DENVER – We’re heading into the “flu season.” According to the Centers for Disease Control (CDC), the influenza bug can start spreading as early as October. However, now many Colorado kids now have a place to go when they get sick: school.
The Colorado Health Foundation launched a nearly $11 million campaign to help develop school health clinics. Deborah Costin, executive director of the Colorado Association for School-Based Health Care, says this is not the nurse’s office of yesteryear.
“The provider working in the school-based health center has prescriptive authority – a school nurse does not have the authority to prescribe. The provider in a school-based health center not only diagnoses, but also treats.”
There are now 20 new school-based clinics across the state, thanks to the CHF funds. They offer a vast array of services, including dental care, wellness exams, injury or disease treatment – and even psychological care. The Colorado Health Report Card found that almost one in 10 Colorado children has no health insurance coverage.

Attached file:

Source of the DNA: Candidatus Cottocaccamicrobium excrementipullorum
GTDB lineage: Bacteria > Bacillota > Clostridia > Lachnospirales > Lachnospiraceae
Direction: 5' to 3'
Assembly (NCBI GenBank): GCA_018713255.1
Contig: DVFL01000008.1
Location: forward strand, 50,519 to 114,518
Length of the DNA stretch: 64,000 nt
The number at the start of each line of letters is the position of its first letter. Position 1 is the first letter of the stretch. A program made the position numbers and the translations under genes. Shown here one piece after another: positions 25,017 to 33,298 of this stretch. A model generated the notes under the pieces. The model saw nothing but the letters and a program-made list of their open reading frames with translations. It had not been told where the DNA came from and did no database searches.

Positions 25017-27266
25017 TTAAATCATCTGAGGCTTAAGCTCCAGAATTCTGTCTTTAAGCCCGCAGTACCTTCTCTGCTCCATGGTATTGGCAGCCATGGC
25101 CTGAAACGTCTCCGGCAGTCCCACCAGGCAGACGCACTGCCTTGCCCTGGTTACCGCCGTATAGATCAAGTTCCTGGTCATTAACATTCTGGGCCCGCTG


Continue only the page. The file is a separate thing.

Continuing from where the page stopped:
Another benefit the school clinics offer: The service is provided at no cost to uninsured kids, and the centers help needy families apply for Medicaid and CHP-plus for outside-school care. Costin says it’s also confidential and open to all kids in the school.
“The kids enter the door, but no one sitting in the waiting room knows what they’re there for. They don’t know if they’re there for a toothache or depression.”
Costin says mental health is a big area the clinics are treating.
“Honestly, I think the need has been there; it’s just now being recognized, due to better access to care.”
She says another advantage is that parents don’t get pulled out of work to take their child to the doctor if there is a schooltime injury or illness. The centers not only give kids more access to health care, she adds, but also lower absenteeism, which may help them do better in school.